Saturday, January 15, 2011



Undated - Maggie in the years before her marriage

The year is 1900, my Grandmother, Maggie Maud McGowan is about to marry her American sweetheart.  The bride is twenty three, the groom claims to be thirty.  The ceremony, presided over by a Wesleyan Minister, takes place in a small timber church in Levuka.  The bride is Fiji born, well known and liked by all, and the church is swamped with exotic orchids and tropical flowers. 

There is much excitement leading up to the ceremony. Maggie recalls the steady stream of gifts carried up the steep footpath to the Foreman home. The stone stairway of 199 steps is the only access from the esplanade below to the top of Mission Hill, above.  The setting is lush and verdant, fragrant with the heady perfume of flowering shrubs and tropical fruit. 

Levuka was as my grandmother described her childhood home. I last visited this sleepy little outpost in the late 1960’s when I explored up and down the stone stairway.  I still remember the expansion of sky and ocean sweeping beyond the small sleepy town to surrounding reef and ocean; the same breathtaking view Maggie and her mother Geraldine would have enjoyed all those years ago. 

It was on this visit I met a twelve year old who vividly remembered my grandparents 1900 wedding reception in the loft of the McGowan chandlers shop down on the esplanade, the dancing to music played on the groom’s wind-up gramophone; an added source of excitement and a first for Levuka.

Mind you when I met this man, Reg Patterson, he was well into his eighties and lived in a house at the top of that same 199 step walkway.

Reg Patterson -his garden and the view.  Levuka 1969-70

It’s significant that not everyone at the party viewed the wedding with delight.  Maggie’s brothers hadn’t warmed to the groom; their distrust was to last a lifetime. Was this simply because he was an American, a foreigner, to them a brash Yankee?

Or did the brothers, William, Alfred, Gordon and Andrew have more serious cause.  But Maggie had turned down various local suitors including one who became a future governor of Fiji and without a doubt had fallen deeply in love with the man with whom she would share the next forty four years. 

At that point, had Maggie looked into a crystal ball  she may well have had a change of heart, because there was much about the groom that neither she nor the McGowan boys knew about. 

For a start his real name was Bert Everett Brown, he was actually four years younger than the thirty years he stated on the marriage certificate, and on that same certificate he clearly claims his father, John William Brown is deceased when he is not.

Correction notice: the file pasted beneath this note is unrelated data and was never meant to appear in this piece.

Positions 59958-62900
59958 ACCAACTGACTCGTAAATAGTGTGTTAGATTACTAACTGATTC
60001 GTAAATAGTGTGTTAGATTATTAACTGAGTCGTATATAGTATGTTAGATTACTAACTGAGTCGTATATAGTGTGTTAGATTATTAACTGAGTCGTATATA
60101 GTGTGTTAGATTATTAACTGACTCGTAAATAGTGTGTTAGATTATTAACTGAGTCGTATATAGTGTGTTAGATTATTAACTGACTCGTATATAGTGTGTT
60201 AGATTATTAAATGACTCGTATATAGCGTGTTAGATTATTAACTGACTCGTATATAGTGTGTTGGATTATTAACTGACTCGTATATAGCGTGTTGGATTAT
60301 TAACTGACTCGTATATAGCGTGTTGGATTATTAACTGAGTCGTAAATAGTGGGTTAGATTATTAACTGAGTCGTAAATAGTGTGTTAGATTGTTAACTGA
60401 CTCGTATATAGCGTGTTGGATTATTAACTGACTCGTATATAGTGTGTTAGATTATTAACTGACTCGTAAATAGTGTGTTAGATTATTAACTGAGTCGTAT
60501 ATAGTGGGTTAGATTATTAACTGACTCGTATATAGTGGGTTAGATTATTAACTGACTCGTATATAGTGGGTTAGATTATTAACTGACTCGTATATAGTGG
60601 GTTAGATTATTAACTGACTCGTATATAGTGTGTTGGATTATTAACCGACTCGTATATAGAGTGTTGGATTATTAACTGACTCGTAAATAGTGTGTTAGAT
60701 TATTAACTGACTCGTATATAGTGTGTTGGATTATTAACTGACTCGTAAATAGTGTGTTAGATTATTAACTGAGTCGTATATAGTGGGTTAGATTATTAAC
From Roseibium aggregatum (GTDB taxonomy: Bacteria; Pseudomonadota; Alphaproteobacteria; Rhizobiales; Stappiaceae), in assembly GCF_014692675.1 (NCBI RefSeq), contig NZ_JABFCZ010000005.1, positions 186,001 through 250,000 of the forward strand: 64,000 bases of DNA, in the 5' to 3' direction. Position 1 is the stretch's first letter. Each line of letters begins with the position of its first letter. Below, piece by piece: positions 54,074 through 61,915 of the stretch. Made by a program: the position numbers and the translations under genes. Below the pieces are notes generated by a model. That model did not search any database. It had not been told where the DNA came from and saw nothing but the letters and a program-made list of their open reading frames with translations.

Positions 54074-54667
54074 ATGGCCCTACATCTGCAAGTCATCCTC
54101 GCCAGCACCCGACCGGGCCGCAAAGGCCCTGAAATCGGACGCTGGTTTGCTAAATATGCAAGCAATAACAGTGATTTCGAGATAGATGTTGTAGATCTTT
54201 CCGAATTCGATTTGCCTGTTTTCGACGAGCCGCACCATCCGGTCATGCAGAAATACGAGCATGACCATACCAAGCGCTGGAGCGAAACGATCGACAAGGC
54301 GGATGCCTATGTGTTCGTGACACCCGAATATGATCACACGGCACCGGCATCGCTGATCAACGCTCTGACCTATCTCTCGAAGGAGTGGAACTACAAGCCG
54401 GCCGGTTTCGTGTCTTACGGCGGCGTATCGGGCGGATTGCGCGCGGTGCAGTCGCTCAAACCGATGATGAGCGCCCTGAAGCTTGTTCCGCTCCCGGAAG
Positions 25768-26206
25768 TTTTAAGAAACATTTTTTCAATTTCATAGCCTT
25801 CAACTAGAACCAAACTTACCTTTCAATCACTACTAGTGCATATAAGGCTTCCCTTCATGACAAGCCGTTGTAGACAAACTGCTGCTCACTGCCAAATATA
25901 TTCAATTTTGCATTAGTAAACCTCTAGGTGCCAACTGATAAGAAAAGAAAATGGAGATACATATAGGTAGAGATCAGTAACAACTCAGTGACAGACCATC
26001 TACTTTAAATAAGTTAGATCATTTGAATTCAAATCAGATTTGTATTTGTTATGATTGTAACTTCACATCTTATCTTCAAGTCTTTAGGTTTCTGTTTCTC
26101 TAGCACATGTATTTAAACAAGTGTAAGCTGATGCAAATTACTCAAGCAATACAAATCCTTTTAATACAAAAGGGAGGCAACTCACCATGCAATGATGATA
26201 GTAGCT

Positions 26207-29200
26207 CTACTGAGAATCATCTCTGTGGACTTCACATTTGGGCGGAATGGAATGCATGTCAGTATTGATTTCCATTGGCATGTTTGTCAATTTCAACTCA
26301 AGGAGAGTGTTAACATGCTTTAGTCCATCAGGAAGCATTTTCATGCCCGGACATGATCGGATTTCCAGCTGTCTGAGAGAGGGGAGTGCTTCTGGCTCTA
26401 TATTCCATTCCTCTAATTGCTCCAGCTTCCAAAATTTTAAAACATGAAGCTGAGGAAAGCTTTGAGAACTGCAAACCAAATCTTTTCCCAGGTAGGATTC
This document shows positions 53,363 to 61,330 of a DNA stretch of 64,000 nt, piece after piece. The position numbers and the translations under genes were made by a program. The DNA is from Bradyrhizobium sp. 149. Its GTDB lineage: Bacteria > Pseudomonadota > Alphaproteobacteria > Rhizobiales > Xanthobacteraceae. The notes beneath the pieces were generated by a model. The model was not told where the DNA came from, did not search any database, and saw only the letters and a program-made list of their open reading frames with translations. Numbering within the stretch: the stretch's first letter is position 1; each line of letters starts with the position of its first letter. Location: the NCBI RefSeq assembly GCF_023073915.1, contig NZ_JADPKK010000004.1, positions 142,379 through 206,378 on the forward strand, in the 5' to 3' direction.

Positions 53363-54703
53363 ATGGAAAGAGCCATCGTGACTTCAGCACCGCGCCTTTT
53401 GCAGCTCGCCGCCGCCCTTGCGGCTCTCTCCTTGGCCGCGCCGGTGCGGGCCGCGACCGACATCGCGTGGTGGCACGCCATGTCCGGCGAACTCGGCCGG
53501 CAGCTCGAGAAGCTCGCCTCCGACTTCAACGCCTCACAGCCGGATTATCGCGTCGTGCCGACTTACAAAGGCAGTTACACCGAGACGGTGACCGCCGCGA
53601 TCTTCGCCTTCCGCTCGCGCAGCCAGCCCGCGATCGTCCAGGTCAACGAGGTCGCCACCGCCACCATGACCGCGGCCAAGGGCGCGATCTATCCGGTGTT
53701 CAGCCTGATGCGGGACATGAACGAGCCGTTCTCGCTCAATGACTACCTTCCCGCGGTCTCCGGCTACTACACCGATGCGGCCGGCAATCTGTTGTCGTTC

Chas, as he prefers to be called, is perhaps a little nervous during the ceremony, he appears to have started forming a B for Bert on his signature, before realising his mistake and heavily embellishing over it a flamboyant C for Charles.  Their marriage launches Mr and Mrs Charles Nelson Brown on their new life together, but on the very next day a small, very small notice in the Fiji Times announces the wedding of Madge Maud McGowan to Charles Nelson Brown-Parker.

 The McGowan brothers couldn’t have known Chas was using a false name but surely they were disturbed by the surprising addition of Parker immediately after the wedding.  Was this just one added reason to feel anxious about Maggie’s new husband?

Bert or Charles, which was it to be? We in this modern world know his real name was Bert, though it took nearly a century to find that out.  And only because my observant cousin Barbara, while cleaning out her deceased father’s papers, uncovered a letter from a sister in Indiana to her brother, Bert Brown, in Sydney written in the 1930’s.

Maggie told me the first time Grandfather saw her was from the deck of a boat riding at anchor in Levuka harbour.  She was with a group of children setting off on a Sunday school picnic. There was a great deal of laughter; the children were looking forward to the excursion; play time with Miss McGowan was always fun.

Charles told her he knew then they would marry.  All very romantic and maybe it did happen that way.  It would have been handy if Gran told me where he had sailed from, the name of the ship and what he was doing in Fiji.  But she didn’t and now there is no one left to ask.

And so the scene is set for my grandparents life together and eventually their arrival in Australia.  But before that can happen there is a lot more to reveal. Theirs will not be a glossy happy ever after saga, though their marriage will last forty-four years.  

But those years will see some surprising developments in New Zealand, several brushes with the law in Australia, and a lifetime of endless travel, tears and lies...and I’m quite sure despite sometimes evolving evidence to the contrary, eternal love.

Faced with a transient life style first in New Zealand and later along the east coast of Australia it is amazing that my little Maggie managed to stay the essentially sweet natured person she was. Nor can I fully understand how, even now, faced with the absolute truth about my Grandfather, ChasBert, I could still look back and remember him fondly with the love and trust of a small child.

But then again isn’t that what life is all about?



Robyn Mortimer  Secrets and Lies ©2011